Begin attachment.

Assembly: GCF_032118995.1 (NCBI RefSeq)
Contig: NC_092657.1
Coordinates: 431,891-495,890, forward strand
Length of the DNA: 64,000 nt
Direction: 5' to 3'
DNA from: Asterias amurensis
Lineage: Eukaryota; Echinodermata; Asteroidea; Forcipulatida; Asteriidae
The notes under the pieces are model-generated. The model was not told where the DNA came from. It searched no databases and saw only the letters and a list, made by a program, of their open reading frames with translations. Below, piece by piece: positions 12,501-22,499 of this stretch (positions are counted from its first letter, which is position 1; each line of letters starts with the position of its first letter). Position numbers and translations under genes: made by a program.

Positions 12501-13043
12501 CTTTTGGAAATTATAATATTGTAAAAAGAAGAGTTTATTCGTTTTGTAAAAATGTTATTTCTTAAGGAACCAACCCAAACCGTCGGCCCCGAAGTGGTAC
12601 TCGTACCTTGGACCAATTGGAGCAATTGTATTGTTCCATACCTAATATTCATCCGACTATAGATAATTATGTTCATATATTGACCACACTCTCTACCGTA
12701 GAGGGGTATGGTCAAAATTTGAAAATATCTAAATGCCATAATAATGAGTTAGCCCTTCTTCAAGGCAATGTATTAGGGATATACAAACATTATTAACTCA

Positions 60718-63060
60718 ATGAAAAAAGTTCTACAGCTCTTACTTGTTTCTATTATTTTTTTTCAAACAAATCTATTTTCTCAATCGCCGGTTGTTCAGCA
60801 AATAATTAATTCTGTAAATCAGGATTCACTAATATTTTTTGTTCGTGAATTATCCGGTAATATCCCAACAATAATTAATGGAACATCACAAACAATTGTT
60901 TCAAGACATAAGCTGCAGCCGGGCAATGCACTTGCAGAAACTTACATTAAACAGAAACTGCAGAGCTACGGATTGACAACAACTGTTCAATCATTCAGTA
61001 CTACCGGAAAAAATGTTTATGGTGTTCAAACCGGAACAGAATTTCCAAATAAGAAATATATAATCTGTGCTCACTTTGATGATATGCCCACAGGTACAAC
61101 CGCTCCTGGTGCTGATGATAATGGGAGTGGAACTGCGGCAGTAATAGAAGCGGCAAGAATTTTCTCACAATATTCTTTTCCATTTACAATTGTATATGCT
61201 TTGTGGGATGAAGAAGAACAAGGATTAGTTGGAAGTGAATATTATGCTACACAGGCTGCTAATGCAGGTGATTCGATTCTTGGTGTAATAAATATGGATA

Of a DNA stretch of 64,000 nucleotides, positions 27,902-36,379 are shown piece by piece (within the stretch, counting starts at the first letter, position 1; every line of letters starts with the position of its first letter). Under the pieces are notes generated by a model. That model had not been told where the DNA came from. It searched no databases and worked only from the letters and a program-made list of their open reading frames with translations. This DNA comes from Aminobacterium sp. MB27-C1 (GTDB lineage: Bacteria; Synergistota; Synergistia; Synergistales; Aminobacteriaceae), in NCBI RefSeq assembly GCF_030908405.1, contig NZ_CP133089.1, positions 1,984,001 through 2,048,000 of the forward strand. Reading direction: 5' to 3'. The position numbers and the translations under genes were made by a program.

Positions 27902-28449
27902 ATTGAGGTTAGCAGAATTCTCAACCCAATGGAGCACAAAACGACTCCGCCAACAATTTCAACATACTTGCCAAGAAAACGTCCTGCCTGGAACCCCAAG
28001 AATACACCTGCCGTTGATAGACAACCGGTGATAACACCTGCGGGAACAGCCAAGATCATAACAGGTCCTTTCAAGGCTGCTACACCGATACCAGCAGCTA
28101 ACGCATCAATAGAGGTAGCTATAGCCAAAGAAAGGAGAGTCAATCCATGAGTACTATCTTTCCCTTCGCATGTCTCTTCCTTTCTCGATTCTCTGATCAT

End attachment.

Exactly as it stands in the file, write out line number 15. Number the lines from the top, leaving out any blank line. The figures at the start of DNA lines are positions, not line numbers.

60801 AATAATTAATTCTGTAAATCAGGATTCACTAATATTTTTTGTTCGTGAATTATCCGGTAATATCCCAACAATAATTAATGGAACATCACAAACAATTGTT